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Ambulance ride along shows first hand impact of TRAA paramedic shortage

Published: Nov. 11, 2021 at 11:28 AM EST
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FORT WAYNE, Ind. (Fort Wayne’s NBC) - The paramedic shortage in Fort Wayne has been ongoing for more than a year and those feeling the impact the most are the first responders on the streets everyday.

Getting into the passenger seat of a TRAA ambulance was perhaps the best way to see - first hand - the impact of the shortage.

When you call 911, Michael Manz is ready to respond. Manz is ready to be by the side of your loved ones, caring for them when they need it most.

Paramedic Need
Paramedic Need(Fort Wayne's NBC)

“I enjoy being a paramedic and I like helping and working with people,” Manz said. “That’s the most rewarding part.”

Manz has been in emergency medical services for 27 years. He’s been with TRAA for 22 years and was recently promoted to director of operations for the paramedics.

“There are times when things are intense and times where things don’t go well,” Manz said.

He knows the impact of the paramedic shortage first hand. He says it’s been stressful to say the least.

“It’s very stressful. It’s very stressful for the dispatchers,” he said. “It’s very stressful for the medics and as a supervisor.”

Manz says their response times have been down because of the lack of workers. They are supposed to make it to a call within 8 and a half minutes, but Manz says sometimes calls can take up to 20 minutes.

“The time it takes us to get there has changed, we want to fix that and it’s not okay,” he said.

Fort Wayne’s NBC reporter Karli VanCleave has been investigating this problem for months. Her coverage has included responses from each key leader in the problem and their idea of how to fix the problem.

She’s talked to new TRAA Executive Director Joel Benz, former I.A.E.P. Union President Ian Case, City Councilman Russ Jehl and now she’s talking to TRAA Chief Operating Officer Mike Bureau.

paramedic need
paramedic need(Fort Wayne's NBC)

“We saw some paramedics leaving prior to me getting here last September,” Bureau said. “That was frustration with COVID, or going on to other opportunities.”

The contractor hired Bureau in September of 2020 and before that he held the same job at an ambulance contractor in South Dakota.

“It’s been difficult days. The public is counting on us,” he said. “The employee group is counting on me to keep things moving in the right direction.”

Bureau is responsible for making sure response time stay within compliance, 8 and a half minutes, and otherwise the TRAA board has to fine them. In September, they only met that compliance 70 percent of the time.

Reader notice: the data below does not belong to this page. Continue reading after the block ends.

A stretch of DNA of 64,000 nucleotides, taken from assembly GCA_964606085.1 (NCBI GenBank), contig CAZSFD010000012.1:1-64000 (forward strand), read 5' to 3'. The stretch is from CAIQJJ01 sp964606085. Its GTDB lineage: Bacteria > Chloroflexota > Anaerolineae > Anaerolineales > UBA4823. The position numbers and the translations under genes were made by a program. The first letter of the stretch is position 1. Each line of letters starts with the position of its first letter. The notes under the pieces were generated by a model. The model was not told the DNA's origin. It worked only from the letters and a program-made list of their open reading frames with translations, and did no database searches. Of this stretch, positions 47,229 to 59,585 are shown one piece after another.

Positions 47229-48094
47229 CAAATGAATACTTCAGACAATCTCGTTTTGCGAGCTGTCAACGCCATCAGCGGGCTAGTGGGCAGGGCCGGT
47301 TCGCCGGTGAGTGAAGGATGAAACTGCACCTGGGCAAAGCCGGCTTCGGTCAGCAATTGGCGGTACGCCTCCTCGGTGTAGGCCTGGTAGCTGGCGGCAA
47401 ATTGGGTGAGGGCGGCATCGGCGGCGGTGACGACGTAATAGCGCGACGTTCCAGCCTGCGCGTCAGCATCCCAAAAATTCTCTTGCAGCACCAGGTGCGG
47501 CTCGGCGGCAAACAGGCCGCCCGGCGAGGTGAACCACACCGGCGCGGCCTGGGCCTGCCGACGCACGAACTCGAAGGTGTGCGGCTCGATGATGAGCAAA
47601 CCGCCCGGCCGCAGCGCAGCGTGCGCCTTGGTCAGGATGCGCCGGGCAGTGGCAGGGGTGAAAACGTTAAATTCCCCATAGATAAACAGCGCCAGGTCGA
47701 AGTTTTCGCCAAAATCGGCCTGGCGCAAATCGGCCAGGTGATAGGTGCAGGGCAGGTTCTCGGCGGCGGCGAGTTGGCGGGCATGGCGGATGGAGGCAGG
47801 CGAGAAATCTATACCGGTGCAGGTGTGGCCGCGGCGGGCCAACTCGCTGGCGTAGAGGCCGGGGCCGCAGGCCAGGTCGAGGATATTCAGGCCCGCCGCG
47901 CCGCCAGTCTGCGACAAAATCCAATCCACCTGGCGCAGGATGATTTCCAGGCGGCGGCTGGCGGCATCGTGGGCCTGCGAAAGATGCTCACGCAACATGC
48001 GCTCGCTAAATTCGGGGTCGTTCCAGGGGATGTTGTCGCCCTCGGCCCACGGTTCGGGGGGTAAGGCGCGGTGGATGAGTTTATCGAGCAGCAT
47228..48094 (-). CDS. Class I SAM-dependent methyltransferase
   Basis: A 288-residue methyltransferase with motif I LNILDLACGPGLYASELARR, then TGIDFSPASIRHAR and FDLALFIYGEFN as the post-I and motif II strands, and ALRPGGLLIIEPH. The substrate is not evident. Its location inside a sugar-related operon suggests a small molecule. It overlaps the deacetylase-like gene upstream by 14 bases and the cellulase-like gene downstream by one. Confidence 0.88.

Between January and September of 2021, the TRAA board has fined the contractor $1,117,930. Bureau says recently they made a decision to use those fines to give 7% of paramedics and EMTs total compensation back to them in the form of a bonus.

“As a contractor, that’s a two edged sword,” he said. “On one aspect I understand it’s the best way to hold us accountable to that contractual requirement. On the other hand, we are in unprecedented times and we’ve been wondering if that’s the best way to go about it.”

Bureau says he believes the pandemic is to blame for the lack of workers. He says right now they are working with only 22 paramedics when they need 38 per day.

paramedic need
paramedic need(Fort Wayne's NBC)

“As an industry, the blow that really struck us was COVID,” he said. “We do need to be held accountable for these contracts but it’s unprecedented times coming out of a pandemic.”

Bureau says COVID-19 affected the way they get new employees. He says paramedics and EMTs need hands-on learning in order to get certified. When classes went virtual, they began losing more employees than they were gaining.

“I’ve never lost faith, but it’s difficult to lead during a time like this,” he said. “I find it hard, but I just have to remind myself that we all just have to rely on one another.”

Bureau says to help with the lack of workers, they began a program called ‘Earn to Learn’ where people with no experience can get paid to become an EMT and eventually a paramedic.

As for Manz, he says he loves working as a paramedic. Despite the challenges, he says he’s not ready to give up but he’s not afraid to say they need help.

“Shortages are everywhere, it’s a nationwide problem, but we have our own issues here,” Manz said. “There are things that organizations could have done better, the states could have done better, it’s a multi-faceted issue.”

For more information about where to apply for TRAA, click here.

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